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Which Muscle is Botox Injected into Correct Slightly Lopsided Smile?

I had a midface procedure that has given me some nerve injury, its been almost 3 weeks, I can smile wide and force movement but if I smile naturally my lips cover my teeth more on the right side, would it be the levator labii superioris alaeque nasi that is injected with a few units of botox to regain symmetry on the other side? Can this give the look of a more prominant nasalabial fold? or would it be another area on the cheek that effects lifting the corner of the lip that should be weakened.

Doctor Answers (6)

If your facelift has given you a lopsided smile, do not get Botox from someone else before seeing your surgeon.

+1

It's good to see you are online doing some research about healing after your midface procedure. It is unclear from your post whether it was a midface surgical lift or midface injectable fillers, but either way, the fact that you are able to force an even smile is a good sign that the nerve may be temporarily injured, but has a good chance of gradual full recovery. Nerves are amazingly resilient and if not fully severed, will usually regain functionality over time.

Please do not seek answers like "Botox on the other side" until you have returned to your surgeon for follow up visits and discussed his or her expectations for recovery. Intentionally weakening an opposing side is not as predictable or easy as it seems you may think, and you could end up unable to smile on either side, or risk a nerve injury on the other side, instead of having just one side to deal with.

It's great that you are researching the muscles and nerves so you can understand what's going on in this situation, but facial expressions are much more complex than a diagram and smiling is created by the functions of several muscles working together (the same ones that also help you eat and speak--so use caution). Please see your surgeon before you ask someone for Botox or Dysport.


New York Dermatologic Surgeon
5.0 out of 5 stars 40 reviews

Botox to correct asymmetry

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It is very difficult to answer your question without first seeing you in person to assess the specific issue. Sometimes waiting for swelling to subside (and some healting to occur) is the best answer initially, rather than risk potential side effects of trying to correct too soon.

Sam Naficy, MD
Seattle Facial Plastic Surgeon
5.0 out of 5 stars 140 reviews

Which Muscle is Botox Injected into Correct Slightly Lopsided Smile?

+1

 Motor nerves injuried during Face Lifts are quite uncommon and there are multiple branches innervating the upper lips, so this might get better in the following weeks.  I'd ask the plastic and cosmetic surgeon that did your Face Lift but I'd think it more prudent to force exercise your lips than further weakening them by Botox injections to the other (working side).  Yes, you are correct...that is the muscle that lifts the upper lip. 

Francis R. Palmer, III, MD
Beverly Hills Facial Plastic Surgeon
4.5 out of 5 stars 12 reviews

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Have to agree with Dr. Ruecki here.

+1

A little of tincture of time is recommended here.  Many of these motor nerve injuries do get better in time.  Having Botox injected risks making you look even worse and perhaps for a much longer time than how long it will take fore the motor nerves to begin to recover.  Remember that it is possible for some weakness to be permanent.  If that is the case, then it makes sense to consider some type of treatment to help balance the face.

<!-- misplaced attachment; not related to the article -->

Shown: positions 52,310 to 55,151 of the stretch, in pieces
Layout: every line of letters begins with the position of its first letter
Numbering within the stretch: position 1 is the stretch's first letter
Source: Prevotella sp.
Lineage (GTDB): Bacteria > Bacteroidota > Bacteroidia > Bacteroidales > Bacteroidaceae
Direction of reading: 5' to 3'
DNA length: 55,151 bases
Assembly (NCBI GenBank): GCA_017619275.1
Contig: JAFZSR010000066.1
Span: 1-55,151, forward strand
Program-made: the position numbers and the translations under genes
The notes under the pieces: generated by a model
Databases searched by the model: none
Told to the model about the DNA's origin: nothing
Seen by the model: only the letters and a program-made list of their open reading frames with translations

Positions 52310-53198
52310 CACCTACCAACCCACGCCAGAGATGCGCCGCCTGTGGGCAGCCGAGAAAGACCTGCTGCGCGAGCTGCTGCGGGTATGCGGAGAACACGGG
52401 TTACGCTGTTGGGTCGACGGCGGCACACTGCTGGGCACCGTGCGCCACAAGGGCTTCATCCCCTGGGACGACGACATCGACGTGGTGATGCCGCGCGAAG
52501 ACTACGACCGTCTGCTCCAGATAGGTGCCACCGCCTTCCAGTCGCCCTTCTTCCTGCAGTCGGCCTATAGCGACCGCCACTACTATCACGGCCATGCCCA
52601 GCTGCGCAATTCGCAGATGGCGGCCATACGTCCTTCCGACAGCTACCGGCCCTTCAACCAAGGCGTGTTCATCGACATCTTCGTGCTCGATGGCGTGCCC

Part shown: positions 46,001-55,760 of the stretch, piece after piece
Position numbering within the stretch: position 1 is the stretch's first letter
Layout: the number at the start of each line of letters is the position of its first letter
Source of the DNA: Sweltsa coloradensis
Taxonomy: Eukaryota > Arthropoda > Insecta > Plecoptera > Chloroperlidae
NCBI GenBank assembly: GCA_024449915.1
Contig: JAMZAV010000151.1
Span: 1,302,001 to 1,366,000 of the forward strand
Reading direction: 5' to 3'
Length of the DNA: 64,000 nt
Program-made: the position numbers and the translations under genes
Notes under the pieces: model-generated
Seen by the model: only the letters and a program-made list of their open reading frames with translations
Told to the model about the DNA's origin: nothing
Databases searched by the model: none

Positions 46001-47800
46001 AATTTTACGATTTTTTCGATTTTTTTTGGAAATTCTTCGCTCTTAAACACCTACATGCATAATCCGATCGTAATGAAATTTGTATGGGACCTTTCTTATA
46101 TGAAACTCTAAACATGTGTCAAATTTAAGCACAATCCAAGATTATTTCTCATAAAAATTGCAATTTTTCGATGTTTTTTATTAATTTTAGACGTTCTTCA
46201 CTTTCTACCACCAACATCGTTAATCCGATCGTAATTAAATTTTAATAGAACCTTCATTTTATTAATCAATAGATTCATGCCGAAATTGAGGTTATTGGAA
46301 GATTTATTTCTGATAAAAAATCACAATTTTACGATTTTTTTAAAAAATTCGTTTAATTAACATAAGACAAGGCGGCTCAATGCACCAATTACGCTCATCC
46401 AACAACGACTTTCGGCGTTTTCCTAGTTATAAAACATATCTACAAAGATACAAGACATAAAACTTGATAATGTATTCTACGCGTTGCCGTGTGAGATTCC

Kenneth D. Steinsapir, MD
Los Angeles Oculoplastic Surgeon
5.0 out of 5 stars 16 reviews

Slightly lopsided smile after surgery, can Botox help

+1

While I know you want this fixed, here's my opinion. Most facial nerves (and actually many nerves in the body) work to correct themselves, re-attach, and function normally. If you have Botox put into the ininjured side, and the other side does fix itself quickly, you will now have another form of asymmetry with the Botox side falling lower again. So, I while you think it doesn't look great at this moment, at only 3 weeks post surgery, I wouldn't do any type of correction because you don't want another round of asymmetry or you're just going to be chasing your tail to correct, recorrect, and recorrect again. Wait for at least 3 months post surgery, and then assess with a board-certified injector.

F. Victor Rueckl, MD
Las Vegas Dermatologist
4.5 out of 5 stars 7 reviews

Botox for smile asymmetry is tricky business

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I think you are thinking along the right lines anatomically, injecting the 'uninjured' side to weaken your lip elevators (LLSAN and other muscles) innervated by the buccal branch of facial nerve would probably work - but may result in a new type of asymmetry. I personally would wait this one out - most facial nerve injuries recovery spontaneously and you should have full lip elevator function back in a few months.

Scott C. Sattler, MD, FACS
Seattle Plastic Surgeon
4.5 out of 5 stars 36 reviews

These answers are for educational purposes and should not be relied upon as a substitute for medical advice you may receive from your physician. If you have a medical emergency, please call 911. These answers do not constitute or initiate a patient/doctor relationship.